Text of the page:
June 10th, 2020
What is a tongue thrust?
A tongue thrust occurs during swallowing. The tongue should normally move forward and upward compressing against the roof of the mouth to create a seal so swallowing can occur. Instead, it moves forward between the upper and lower front teeth. The pressure every time a swallow occurs exacerbates a front teeth open bite and will often deform the shape of the upper jaw from U-shaped to more V-shaped.
(Pretreatment with front teeth open bite)
So, a tongue thrust is functional in that the patient can swallow fine but, it is detrimental to the shape of the upper jaw, the bite and tooth alignment.
Why does a tongue thrust develop?
In many instances, tongue thrusting is the response to a front teeth open bite which was there to begin with. In other words, the patient develops the tongue thrust to compensate for the front teeth open bite. So it is very important in these patients to correct the open bite so the tongue can develop a normal swallowing pattern.
A limited number of people have a tongue thrust without a front teeth open bite. If so, unless there is an associated speech issue then there is no reason to treat. The speech issues are with the “th” and “s” sounds. Have the patient say “there, that, sixty six and sixty seven.” The words will sound slightly slurred, if so, refer to a Speech Therapist.
There are many causative factors for tongue thrusting such as:
- Thumb or finger sucking
- Enlarged tonsils or adenoids
- Allergies/nasal congestion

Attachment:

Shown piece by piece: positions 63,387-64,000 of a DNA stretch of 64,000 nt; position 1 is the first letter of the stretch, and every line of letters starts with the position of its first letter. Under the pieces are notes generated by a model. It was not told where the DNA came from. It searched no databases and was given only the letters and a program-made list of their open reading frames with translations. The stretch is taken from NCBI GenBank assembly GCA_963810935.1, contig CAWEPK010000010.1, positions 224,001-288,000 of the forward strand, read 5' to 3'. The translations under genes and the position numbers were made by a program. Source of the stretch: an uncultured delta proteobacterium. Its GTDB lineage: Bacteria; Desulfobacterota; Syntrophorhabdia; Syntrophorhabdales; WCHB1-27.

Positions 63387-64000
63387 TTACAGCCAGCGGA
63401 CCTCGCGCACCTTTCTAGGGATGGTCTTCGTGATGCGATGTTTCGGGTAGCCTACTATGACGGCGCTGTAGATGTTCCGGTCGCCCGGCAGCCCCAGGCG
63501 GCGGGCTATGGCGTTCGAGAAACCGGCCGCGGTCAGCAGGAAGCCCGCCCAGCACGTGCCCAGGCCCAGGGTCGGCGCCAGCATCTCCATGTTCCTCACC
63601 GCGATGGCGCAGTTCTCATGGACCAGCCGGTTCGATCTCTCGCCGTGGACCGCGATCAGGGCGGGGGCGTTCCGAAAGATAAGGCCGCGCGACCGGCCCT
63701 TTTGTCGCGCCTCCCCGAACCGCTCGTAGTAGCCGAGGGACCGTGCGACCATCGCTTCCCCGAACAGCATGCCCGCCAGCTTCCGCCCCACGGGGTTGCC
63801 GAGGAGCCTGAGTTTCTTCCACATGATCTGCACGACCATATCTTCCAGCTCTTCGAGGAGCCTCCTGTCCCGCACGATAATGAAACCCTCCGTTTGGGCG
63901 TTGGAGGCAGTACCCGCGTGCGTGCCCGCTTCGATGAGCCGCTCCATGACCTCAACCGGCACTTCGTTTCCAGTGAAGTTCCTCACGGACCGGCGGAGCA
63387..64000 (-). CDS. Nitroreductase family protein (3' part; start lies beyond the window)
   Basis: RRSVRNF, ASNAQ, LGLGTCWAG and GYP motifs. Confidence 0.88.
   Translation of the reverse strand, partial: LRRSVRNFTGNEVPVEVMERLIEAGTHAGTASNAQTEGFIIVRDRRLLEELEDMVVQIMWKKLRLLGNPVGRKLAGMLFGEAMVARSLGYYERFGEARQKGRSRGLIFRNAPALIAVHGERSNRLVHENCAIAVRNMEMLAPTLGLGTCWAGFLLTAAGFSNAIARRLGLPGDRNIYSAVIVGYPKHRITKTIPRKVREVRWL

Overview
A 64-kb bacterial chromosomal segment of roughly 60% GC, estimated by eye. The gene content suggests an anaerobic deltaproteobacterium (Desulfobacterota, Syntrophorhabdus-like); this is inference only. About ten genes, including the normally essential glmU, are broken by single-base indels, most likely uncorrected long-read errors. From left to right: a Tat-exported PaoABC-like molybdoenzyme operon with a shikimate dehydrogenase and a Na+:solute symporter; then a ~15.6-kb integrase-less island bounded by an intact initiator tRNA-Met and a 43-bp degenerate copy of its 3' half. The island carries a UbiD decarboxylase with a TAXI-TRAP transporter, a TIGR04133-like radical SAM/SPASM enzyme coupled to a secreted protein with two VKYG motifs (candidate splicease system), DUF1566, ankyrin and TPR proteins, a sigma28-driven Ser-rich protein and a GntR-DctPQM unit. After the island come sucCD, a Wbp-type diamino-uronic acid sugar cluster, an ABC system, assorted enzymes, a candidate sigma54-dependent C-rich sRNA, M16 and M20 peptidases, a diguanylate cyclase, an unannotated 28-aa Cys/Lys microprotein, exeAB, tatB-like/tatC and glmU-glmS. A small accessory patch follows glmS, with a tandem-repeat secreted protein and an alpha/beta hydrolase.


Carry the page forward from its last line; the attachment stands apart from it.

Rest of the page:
- Tongue tied
- Macroglossia (large tongue)
-Heredity and thumb or finger sucking are similar since both result in “V” shaped upper arch which makes it impossible for the tongue to fit in the correct position. A specifically designed upper expander with thumb/finger guard works great.
-Enlarged tonsils or adenoids cause the tongue to position forward. This occurs because the upper airway in constricted due to the size of the tonsils so the tongue will have to move forward to open the airway for breathing. Large adenoids make it harder to breathe through the nose so the patient will position the tongue low and forward for airway. The same is true for allergies/nasal congestion. A upper expander with tongue trainer along with removal of the tonsils/adenoids or allergy treatment is the treatment of choice.
-With a tongue tied patient, the lack of tongue mobility makes it impossible for the tongue to move to the correct position. A upper expander with a removal of the frenum is the correct treatment.
-With marcoglossia the size of the tongue prohibits correct positioning. You can’t reduce the size of tongue very often so have to expand the upper jaw as much as possible to accommodate the tongue.
(After treatment with our specially designed upper expander with tongue guard of patient in initial photos)
Now you understand tongue thrust. Let us know if we can be of help!